Let's talk about TTR-Related Hereditary Amyloidosis
What is TTR-Related Hereditary Amyloidosis?
TTR-related hereditary amyloidosis is a genetic condition caused by the buildup of a protein called transthyretin (TTR) in the body’s tissues and organs. This protein buildup, called amyloidosis, can damage the nerves, the heart, and other parts of the body.
Is TTR-Related Hereditary Amyloidosis Genetic?
Yes,TTR-related hereditary amyloidosis is genetic. It is caused by genetic variants (differences) in the TTR gene. However, TTR-related hereditary amyloidosis is not the only cause of amyloidosis. There are other forms of hereditary amyloidosis that are caused by genetic variants in other genes. In addition, some people develop TTR-related amyloidosis without a genetic variant.
How TTR-Related Hereditary Amyloidosis Develops
The TTR gene contains instructions for making a protein called transthyretin. Certain variants in the TTR gene make the protein less stable, which can cause it to fold incorrectly and clump together into abnormal structures called amyloid fibrils. These amyloid fibrils can then build up in the body’s tissues and organs.
Typical Signs and Symptoms
The symptoms depend on how much and where the build-up of protein occurs. The most common places of protein build-up are in the nerves and in the heart. Build-up of protein in the nerves can result in peripheral neuropathy and autonomic neuropathy (types of nerve damage). Symptoms of peripheral neuropathy can include carpal tunnel syndrome, as well as tingling, numbness, or burning in the hands, legs, or feet. Symptoms of autonomic neuropathy can include constipation, diarrhea, sexual dysfunction, and dizziness. Build-up of protein in the heart can lead to cardiomyopathy (heart damage), which can lead to heart failure.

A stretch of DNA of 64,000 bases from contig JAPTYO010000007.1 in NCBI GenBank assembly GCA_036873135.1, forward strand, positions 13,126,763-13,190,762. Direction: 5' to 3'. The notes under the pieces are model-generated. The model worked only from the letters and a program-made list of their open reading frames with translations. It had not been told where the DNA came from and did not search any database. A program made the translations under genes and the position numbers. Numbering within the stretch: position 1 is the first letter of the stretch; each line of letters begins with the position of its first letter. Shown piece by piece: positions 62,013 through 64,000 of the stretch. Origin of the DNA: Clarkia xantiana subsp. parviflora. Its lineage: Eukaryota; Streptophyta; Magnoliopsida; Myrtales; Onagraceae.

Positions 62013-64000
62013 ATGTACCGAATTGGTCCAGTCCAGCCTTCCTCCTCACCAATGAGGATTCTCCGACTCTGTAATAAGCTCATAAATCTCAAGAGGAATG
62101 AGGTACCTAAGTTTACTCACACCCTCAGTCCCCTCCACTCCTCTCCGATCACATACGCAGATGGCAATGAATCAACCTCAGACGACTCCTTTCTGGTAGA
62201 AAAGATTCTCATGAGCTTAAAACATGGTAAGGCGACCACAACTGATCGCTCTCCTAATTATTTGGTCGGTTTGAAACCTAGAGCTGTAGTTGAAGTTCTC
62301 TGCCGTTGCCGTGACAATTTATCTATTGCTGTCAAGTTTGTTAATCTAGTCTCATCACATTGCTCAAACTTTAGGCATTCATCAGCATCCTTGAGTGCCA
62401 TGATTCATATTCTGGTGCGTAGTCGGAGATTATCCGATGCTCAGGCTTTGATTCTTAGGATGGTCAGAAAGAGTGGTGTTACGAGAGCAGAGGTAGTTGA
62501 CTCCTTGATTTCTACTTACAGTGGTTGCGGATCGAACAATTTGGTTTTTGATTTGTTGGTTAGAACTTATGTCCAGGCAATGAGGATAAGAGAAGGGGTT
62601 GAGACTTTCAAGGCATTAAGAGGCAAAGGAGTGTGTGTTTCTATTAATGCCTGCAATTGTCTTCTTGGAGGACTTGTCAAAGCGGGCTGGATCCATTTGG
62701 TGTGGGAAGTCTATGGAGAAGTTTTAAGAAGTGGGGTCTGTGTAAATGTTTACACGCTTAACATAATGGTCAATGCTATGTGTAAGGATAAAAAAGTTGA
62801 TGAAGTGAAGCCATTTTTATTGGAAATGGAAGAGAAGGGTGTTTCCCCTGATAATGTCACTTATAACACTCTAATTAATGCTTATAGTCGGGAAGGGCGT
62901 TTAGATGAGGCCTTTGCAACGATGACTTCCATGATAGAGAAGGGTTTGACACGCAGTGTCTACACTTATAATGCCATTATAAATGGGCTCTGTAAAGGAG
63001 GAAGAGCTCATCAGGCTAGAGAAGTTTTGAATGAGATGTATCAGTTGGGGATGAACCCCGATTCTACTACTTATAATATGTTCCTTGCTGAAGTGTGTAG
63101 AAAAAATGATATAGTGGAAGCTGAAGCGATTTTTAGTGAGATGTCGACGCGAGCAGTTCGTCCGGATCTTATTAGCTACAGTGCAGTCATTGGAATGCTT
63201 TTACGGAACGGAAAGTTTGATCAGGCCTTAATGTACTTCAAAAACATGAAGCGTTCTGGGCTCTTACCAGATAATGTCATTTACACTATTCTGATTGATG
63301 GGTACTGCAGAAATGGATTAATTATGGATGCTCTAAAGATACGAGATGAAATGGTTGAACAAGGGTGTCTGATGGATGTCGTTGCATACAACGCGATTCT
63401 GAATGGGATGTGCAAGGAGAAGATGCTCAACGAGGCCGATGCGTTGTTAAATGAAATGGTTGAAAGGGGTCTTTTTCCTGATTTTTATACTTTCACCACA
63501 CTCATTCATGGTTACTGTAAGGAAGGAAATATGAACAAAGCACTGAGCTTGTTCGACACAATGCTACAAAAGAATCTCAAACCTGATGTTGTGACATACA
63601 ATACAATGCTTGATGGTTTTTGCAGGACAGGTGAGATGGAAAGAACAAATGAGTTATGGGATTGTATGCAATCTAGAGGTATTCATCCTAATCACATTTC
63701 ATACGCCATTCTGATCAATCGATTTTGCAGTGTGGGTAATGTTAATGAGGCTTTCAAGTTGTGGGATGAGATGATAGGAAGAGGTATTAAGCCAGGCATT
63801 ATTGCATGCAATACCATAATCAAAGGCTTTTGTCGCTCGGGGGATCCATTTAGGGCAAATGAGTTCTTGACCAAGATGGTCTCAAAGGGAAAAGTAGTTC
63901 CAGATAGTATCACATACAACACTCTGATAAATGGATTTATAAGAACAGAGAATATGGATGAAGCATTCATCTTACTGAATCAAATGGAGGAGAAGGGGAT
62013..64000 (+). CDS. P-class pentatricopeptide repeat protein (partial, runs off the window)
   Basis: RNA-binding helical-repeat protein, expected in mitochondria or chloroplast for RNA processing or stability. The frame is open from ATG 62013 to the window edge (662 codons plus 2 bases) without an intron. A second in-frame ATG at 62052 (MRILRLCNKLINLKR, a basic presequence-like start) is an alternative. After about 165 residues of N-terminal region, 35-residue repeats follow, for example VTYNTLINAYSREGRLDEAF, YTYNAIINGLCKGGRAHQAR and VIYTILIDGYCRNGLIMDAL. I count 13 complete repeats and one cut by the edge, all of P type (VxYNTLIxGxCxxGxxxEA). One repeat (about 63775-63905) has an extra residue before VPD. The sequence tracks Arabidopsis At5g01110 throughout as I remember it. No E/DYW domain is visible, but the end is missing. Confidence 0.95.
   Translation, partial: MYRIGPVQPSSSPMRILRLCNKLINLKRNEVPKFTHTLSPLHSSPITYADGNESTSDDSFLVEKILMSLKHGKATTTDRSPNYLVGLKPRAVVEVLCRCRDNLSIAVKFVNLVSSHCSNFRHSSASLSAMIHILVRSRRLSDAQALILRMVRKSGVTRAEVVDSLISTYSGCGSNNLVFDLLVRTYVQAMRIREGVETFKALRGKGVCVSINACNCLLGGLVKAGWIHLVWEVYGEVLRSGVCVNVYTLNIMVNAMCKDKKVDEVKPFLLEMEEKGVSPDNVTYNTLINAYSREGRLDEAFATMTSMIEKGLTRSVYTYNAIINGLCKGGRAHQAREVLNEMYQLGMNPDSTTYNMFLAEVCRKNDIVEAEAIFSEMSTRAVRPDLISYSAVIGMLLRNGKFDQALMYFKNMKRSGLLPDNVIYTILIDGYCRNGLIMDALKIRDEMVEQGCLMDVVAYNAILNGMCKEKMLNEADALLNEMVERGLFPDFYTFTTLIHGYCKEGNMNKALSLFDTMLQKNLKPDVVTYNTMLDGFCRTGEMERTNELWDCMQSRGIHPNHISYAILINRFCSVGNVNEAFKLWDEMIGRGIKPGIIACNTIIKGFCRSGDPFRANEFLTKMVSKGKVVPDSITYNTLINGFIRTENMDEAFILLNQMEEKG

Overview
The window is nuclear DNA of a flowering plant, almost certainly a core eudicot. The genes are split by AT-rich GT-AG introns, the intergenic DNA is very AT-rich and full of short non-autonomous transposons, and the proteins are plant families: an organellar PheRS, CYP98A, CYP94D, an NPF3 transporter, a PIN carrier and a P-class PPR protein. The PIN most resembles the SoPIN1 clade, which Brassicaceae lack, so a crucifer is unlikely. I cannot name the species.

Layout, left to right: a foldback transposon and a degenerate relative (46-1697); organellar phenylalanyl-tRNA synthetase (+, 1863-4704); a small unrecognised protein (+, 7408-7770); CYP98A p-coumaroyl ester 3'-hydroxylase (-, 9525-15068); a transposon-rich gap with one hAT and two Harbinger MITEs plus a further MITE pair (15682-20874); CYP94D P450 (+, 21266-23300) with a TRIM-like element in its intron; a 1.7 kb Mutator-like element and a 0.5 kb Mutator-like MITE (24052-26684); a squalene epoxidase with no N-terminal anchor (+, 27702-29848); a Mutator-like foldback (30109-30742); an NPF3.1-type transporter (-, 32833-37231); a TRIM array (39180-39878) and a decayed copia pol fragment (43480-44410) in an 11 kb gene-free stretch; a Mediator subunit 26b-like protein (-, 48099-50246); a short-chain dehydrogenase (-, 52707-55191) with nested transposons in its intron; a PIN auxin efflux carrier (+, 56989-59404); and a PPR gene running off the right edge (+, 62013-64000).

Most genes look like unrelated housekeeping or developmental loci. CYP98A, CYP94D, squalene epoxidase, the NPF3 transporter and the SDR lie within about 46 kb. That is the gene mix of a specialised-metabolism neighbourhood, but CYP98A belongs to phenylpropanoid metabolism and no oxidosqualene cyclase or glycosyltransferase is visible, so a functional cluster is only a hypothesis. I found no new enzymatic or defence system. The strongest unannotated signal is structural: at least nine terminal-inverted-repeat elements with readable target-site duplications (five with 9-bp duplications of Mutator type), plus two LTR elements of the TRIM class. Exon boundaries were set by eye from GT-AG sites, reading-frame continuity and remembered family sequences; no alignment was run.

23andMe can tell you if you may have an increased risk of developing TTR-related hereditary amyloidosis based on your genetics. The 23andMe Hereditary Amyloidosis (TTR-Related) Genetic Health Risk report* looks for three genetic variants in the TTR gene linked to hereditary amyloidosis. You can get the report and more with the 23andMe Health + Ancestry Service.
*The 23andMe PGS test uses qualitative genotyping to detect select clinically relevant variants in the genomic DNA of adults from saliva for the purpose of reporting and interpreting genetic health risks. It is not intended to diagnose any disease. Your ethnicity may affect the relevance of each report and how your genetic health risk results are interpreted. Each genetic health risk report describes if a person has variants associated with a higher risk of developing a disease, but does not describe a person’s overall risk of developing the disease. The test is not intended to tell you anything about your current state of health, or to be used to make medical decisions, including whether or not you should take a medication, how much of a medication you should take, or determine any treatment. The TTR-related hereditary amyloidosis genetic health risk report is indicated for reporting of V122I, V30M, and T60A variants in the TTR gene and describes if a person has variants associated with an increased risk of developing TTR-related hereditary amyloidosis. The majority of the variants included in this report have been most studied in people of African Americans, West African, Portuguese, Northern Swedish, Japanese, Irish, and British descent.
Genetic and Rare Diseases Information Center (GARD). “Familial transthyretin amyloidosis”. Retrieved March 5, 2019, from https://rarediseases.info.nih.gov/diseases/656/transthyretin-amyloid-neuropathy.
Genetics Home Reference. “Transthyretin amyloidosis.” Retrieved Dec 15, 2019 from https://ghr.nlm.nih.gov/condition/transthyretin-amyloidosis.
Sekijima Y et al. (2001). “Familial Transthyretin Amyloidosis.” [Accessed Dec 15, 2019].